Cook will say that Apple does “not have a dominant market share” in any market where it does business, and that consumers have many other choices when it comes to smartphones. “As much as we believe the iPhone provides the best user experience, we know it is far from the only choice available to consumers,” reads Cook’s testimony.
Cook will “make no concession on the facts” and plans to dispute claims that Apple is anti-competitive. Apple’s App Store, Cook says has opened the “gate wider” for developers.
“After beginning with 500 apps, today the App Store hosts more than 1.7 million – only 60 of which are Apple software,” Cook says. “Clearly, if Apple is a gatekeeper, what we have done is open the gate wider. We want to get every app we can on the store, not keep them off.”
As for high App Store commissions, Cook will argue that Apple’s 15 to 30 percent cut is competitive with alternatives, and that Apple offers a better option than what was available for software developers prior to when the App Store launched in 2008.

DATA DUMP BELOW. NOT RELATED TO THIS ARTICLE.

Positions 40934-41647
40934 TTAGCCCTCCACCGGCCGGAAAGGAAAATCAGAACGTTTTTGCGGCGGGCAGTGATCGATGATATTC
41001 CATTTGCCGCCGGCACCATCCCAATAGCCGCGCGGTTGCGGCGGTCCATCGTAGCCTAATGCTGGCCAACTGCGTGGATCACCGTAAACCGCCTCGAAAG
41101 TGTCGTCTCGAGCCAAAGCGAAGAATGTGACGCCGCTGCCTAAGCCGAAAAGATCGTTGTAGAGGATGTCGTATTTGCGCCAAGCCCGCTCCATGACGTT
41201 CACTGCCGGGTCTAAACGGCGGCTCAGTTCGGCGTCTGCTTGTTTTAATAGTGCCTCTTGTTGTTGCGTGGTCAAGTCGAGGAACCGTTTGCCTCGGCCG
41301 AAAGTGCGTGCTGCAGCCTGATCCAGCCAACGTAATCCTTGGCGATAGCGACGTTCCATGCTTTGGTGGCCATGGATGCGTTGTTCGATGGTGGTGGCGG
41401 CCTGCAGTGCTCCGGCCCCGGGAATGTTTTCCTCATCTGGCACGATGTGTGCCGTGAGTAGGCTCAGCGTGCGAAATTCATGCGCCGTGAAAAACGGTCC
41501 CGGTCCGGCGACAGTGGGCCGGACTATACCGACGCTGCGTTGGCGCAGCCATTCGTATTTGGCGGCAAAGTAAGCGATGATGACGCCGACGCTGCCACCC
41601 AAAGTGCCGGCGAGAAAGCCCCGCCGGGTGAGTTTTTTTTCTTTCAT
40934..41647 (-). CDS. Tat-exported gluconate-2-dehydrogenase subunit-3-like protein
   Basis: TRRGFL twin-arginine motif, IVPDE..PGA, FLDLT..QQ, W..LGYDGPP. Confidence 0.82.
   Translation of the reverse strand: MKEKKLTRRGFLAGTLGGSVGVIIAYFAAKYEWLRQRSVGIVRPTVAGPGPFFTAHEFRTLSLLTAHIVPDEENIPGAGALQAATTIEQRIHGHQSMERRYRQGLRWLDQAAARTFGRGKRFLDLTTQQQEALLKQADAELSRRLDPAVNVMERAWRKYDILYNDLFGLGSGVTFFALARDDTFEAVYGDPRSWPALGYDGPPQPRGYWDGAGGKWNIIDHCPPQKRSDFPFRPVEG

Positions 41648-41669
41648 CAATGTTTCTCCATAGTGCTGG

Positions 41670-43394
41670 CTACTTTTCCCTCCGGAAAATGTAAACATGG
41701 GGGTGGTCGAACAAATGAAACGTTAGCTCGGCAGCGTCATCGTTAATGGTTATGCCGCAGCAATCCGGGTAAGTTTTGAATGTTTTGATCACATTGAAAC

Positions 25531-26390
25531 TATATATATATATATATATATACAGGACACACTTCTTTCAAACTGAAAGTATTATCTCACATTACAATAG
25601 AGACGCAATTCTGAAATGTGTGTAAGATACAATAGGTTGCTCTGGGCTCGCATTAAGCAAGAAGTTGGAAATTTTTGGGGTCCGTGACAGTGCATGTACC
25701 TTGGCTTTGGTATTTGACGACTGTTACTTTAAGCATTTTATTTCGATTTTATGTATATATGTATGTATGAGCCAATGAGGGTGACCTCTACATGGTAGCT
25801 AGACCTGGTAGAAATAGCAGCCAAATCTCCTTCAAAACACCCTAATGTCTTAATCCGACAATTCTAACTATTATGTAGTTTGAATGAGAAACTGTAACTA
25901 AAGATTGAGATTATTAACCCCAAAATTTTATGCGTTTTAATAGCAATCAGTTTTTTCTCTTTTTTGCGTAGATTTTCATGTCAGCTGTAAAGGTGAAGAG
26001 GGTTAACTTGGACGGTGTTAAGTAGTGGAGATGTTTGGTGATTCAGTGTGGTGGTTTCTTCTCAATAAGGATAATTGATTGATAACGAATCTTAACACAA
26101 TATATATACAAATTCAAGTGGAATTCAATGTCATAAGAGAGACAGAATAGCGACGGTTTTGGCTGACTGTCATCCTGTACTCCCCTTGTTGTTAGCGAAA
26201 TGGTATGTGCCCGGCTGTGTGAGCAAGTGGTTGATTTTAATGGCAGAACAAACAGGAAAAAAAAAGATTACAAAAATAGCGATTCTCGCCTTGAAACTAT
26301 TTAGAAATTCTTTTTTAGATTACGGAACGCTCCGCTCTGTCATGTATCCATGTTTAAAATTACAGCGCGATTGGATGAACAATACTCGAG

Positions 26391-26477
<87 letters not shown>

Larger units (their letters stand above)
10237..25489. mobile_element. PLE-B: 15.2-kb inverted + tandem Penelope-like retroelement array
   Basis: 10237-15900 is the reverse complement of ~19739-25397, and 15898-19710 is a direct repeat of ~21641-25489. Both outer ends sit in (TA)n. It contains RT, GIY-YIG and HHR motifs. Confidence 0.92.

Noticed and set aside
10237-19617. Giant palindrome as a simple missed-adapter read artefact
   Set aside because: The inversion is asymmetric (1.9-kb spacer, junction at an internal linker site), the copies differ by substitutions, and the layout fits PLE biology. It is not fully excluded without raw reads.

Cook plans to explain that Apple has not raised commissions or added fees since the App Store debuted, and has, in fact, reduced fees for subscriptions and added exemptions for certain app categories. “The App Store evolves with the times and every change we have made has been in the direction of providing a better experience for our users and a compelling business opportunity for developers,” reads Cook’s statement.
The antitrust hearing will kick off tomorrow at 12:00 p.m. Eastern Time, with a live stream to be provided. It will also feature testimony from Facebook CEO Mark Zuckerberg, Amazon CEO Jeff Bezos, and Google/Alphabet CEO Sundar Pichai. Bloomberg‘s full article has additional details on Cook’s planned talking points.